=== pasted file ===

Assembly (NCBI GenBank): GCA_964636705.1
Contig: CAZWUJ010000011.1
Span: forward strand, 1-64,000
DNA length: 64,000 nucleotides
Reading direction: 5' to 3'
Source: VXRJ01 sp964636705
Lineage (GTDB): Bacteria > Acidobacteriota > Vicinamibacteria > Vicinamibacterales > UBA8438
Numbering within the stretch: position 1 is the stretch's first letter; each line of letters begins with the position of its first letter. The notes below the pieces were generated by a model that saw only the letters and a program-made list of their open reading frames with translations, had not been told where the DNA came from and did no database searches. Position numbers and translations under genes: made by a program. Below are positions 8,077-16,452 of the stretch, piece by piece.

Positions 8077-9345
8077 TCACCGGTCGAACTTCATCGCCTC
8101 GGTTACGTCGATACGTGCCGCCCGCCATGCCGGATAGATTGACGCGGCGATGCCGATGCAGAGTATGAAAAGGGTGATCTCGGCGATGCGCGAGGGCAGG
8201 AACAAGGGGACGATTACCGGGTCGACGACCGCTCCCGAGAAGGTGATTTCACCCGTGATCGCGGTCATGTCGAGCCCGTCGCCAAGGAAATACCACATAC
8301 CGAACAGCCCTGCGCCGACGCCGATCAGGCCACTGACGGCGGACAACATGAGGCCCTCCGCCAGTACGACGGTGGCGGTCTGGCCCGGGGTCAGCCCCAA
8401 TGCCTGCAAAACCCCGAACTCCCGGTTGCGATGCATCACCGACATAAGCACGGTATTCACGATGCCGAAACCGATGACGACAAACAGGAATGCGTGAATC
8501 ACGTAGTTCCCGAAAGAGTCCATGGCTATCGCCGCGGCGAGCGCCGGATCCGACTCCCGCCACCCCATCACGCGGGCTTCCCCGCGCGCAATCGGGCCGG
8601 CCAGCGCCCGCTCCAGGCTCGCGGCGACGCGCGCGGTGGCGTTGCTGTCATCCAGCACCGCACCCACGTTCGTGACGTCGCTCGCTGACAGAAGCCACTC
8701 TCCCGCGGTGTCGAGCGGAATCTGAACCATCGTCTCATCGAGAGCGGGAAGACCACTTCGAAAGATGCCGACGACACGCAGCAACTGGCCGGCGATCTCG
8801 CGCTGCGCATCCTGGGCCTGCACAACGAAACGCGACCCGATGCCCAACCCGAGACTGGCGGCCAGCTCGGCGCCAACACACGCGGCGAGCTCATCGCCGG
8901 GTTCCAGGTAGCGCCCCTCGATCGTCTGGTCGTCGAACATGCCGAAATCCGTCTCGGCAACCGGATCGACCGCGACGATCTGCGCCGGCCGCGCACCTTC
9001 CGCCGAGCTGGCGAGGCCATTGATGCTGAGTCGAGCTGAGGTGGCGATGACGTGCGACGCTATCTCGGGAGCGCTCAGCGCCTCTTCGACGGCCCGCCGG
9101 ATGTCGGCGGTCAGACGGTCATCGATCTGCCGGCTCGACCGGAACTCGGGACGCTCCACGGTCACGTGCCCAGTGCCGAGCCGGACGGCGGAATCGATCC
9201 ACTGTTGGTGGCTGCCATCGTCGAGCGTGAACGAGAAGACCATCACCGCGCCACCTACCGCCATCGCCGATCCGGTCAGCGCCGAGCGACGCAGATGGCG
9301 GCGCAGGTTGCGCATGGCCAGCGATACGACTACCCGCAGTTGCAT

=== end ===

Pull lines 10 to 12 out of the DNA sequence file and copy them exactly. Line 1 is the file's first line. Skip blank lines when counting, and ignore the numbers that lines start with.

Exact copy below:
8077 TCACCGGTCGAACTTCATCGCCTC
8101 GGTTACGTCGATACGTGCCGCCCGCCATGCCGGATAGATTGACGCGGCGATGCCGATGCAGAGTATGAAAAGGGTGATCTCGGCGATGCGCGAGGGCAGG
8201 AACAAGGGGACGATTACCGGGTCGACGACCGCTCCCGAGAAGGTGATTTCACCCGTGATCGCGGTCATGTCGAGCCCGTCGCCAAGGAAATACCACATAC